Thursday, February 16, 2012

Jobs, factory data strengthen growth outlook

The number of Americans filing for new jobless benefits fell to a near four-year low last week and factory activity in the Mid-Atlantic area grew in February, more evidence of sustained momentum in the economy.

The economic outlook was brightened further by other data on Thursday showing builders breaking more ground on new residential projects in January, pointing to signs of life in the distressed housing market.

The reports added to a raft of solid data that now has analysts expecting only a mild slowdown in growth in the first quarter. Economists also have dialed down their expectations for another round of bond-buying or quantitative easing by the Federal Reserve.

"The numbers add to the belief that the economy is shifting gears. There is just no number that is giving us a whole lot of trouble, except for consumer spending," said Joel Naroff, chief economist at Naroff Economic Advisors in Holland, Pennsylvania.

Initial claims for state unemployment benefits dropped 13,000 to a seasonally adjusted 348,000, the lowest level since March 2008, the Labor Department said.

Economists polled by Reuters had forecast claims rising to 365,000. The four-week average of new claims, seen as a better measure of labor market trends, fell 1,750 to 365,250 - the lowest since April 2008.

In a separate report, the Philadelphia Federal Reserve Bank said its business activity index rose to 10.2 this month from 7.3 in January as orders and shipments jumped. Though factories in the region hired fewer workers this month, they increased hours for existing employees, which bodes well for wage growth.

"Everything is stronger than expected. Barring any unforeseen problems from Europe it appears we're in a self-sustaining cycle of growth. We're better than where we were but not as good as we'd hope," said Jim Awad, managing director at Zephyr Management in New York.

The run of fairly solid data was extended, with the Commerce Department reporting that housing starts rose 1.5 percent to an annual rate of 699,000 units last month, beating economists' expectations for a 675,000-unit pace.

Starts were boosted by multi-unit buildings, reflecting growing demand for rental apartments as Americans move away from homeownership. Permits for future home construction rose 0.7 percent to a 676,000-unit pace in January.

U.S. stocks rose and prices for U.S. Treasury debt fell on the data, while the dollar rallied against the yen.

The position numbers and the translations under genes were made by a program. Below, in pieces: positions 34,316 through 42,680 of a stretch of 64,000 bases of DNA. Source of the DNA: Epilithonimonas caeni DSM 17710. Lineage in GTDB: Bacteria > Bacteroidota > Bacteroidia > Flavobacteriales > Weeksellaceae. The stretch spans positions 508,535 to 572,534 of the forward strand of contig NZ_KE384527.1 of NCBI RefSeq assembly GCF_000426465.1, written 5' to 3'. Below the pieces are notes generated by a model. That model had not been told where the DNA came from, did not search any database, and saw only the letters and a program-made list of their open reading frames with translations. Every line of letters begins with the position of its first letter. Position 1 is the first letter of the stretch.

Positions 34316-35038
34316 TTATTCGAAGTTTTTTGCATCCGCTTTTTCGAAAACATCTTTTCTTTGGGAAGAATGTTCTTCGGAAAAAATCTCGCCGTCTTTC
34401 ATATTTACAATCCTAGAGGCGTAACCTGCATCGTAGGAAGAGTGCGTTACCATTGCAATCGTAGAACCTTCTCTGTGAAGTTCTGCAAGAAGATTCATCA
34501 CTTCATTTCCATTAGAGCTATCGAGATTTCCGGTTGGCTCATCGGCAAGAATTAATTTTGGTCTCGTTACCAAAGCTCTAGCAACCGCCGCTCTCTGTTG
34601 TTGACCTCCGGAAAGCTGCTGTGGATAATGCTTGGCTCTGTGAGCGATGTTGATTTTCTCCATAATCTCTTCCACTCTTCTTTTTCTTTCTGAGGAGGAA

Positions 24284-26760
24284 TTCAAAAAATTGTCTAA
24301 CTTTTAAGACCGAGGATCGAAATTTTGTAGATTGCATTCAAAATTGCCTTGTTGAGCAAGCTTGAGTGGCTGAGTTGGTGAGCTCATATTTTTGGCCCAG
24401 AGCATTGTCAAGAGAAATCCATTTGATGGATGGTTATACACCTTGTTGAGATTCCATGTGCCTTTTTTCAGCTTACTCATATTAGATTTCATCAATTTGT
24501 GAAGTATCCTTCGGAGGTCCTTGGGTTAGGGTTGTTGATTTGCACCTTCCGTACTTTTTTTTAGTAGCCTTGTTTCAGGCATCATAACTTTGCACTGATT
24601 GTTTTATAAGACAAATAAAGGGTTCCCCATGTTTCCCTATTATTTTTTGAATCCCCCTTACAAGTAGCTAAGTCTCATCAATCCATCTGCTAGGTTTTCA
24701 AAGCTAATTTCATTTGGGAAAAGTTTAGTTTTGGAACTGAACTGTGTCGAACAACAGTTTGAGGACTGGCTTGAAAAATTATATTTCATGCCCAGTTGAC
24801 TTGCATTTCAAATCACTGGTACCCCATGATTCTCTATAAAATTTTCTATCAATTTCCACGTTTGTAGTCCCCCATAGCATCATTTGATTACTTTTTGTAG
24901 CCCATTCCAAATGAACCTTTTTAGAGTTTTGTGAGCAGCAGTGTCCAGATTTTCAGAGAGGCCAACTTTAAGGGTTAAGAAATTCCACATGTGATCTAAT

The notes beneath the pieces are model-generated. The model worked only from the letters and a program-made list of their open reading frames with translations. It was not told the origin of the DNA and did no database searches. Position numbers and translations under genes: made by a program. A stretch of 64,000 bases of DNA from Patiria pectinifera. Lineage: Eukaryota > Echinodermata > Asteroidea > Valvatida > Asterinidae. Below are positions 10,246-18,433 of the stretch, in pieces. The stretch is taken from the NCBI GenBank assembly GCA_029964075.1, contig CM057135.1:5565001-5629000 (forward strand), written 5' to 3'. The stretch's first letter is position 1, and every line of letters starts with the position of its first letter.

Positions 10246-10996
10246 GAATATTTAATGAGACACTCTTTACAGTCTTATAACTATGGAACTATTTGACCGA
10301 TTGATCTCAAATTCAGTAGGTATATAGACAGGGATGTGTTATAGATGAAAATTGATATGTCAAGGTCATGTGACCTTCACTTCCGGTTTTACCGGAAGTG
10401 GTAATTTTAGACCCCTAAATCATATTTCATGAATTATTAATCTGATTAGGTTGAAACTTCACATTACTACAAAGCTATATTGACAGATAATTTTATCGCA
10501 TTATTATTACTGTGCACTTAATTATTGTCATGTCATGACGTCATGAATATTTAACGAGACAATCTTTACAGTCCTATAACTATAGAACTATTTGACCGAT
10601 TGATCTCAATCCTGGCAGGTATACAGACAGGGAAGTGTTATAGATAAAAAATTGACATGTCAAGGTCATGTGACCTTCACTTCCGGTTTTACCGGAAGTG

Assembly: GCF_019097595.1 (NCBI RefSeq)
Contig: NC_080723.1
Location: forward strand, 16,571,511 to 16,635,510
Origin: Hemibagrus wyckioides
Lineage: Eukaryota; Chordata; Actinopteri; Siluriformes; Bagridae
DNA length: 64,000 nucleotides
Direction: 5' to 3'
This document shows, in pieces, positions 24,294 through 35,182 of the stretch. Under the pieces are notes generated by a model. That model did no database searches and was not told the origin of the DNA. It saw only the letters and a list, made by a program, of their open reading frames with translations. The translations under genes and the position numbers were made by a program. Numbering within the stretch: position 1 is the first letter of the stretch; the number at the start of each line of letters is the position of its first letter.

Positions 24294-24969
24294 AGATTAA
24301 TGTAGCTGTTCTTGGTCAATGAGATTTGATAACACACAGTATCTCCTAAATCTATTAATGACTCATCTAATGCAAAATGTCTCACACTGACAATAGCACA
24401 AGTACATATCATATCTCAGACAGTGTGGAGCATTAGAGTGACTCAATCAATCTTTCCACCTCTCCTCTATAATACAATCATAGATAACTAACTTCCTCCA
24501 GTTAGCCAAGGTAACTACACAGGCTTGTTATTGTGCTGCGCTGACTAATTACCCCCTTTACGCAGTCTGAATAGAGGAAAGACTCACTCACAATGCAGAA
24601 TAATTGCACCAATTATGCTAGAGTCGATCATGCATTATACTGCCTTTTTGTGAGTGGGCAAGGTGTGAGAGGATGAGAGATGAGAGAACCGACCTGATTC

The data on employment, manufacturing and retail sales also have raised doubts on whether the U.S. central bank will keep its pledge to hold interest rates at ultra low levels until at least through 2014. The Fed made its low rate commitment before January's employment report was released.

Minutes of the Fed's January 24-25 meeting released on Wednesday showed a few policymakers believed a third round of quantitative easing would be needed this year to support the U.S. economy.

Last week's drop in new unemployment claims pushed them below the 350,000 level that economists normally associate with sustained strength in the labor market. Claims have declined for three straight weeks.

Job gains have exceeded 200,000 for two straight months and the unemployment rate dropped to a three-year low of 8.3 percent in January.

But considerable slack still remains, with 23.8 million Americans either out of work or underemployed. There are no job openings for nearly three out of every four unemployed.

The number of people still receiving benefits under regular state programs after an initial week of aid tumbled to its lowest level since August 2008.

In a second report, the Labor Department said prices received by farms, factories and refineries edged up just 0.1 percent in January as food and energy costs fell. Wholesale prices dipped 0.1 percent in December.

But producer prices excluding food and energy rose 0.4 percent last month, the largest gain since July, after increasing 0.3 percent in December.

"While I am bullish on the economy I don't see growth getting away from us enough to the point where it becomes inflationary any time soon," said David Coard, head of fixed income sales and trading at the Williams Capital Group in New York.

Wholesale prices outside of food and energy were pushed up by drugs costs, which accounted for about 40 percent of the increase. Higher prices for light motor trucks and household appliances also contributed.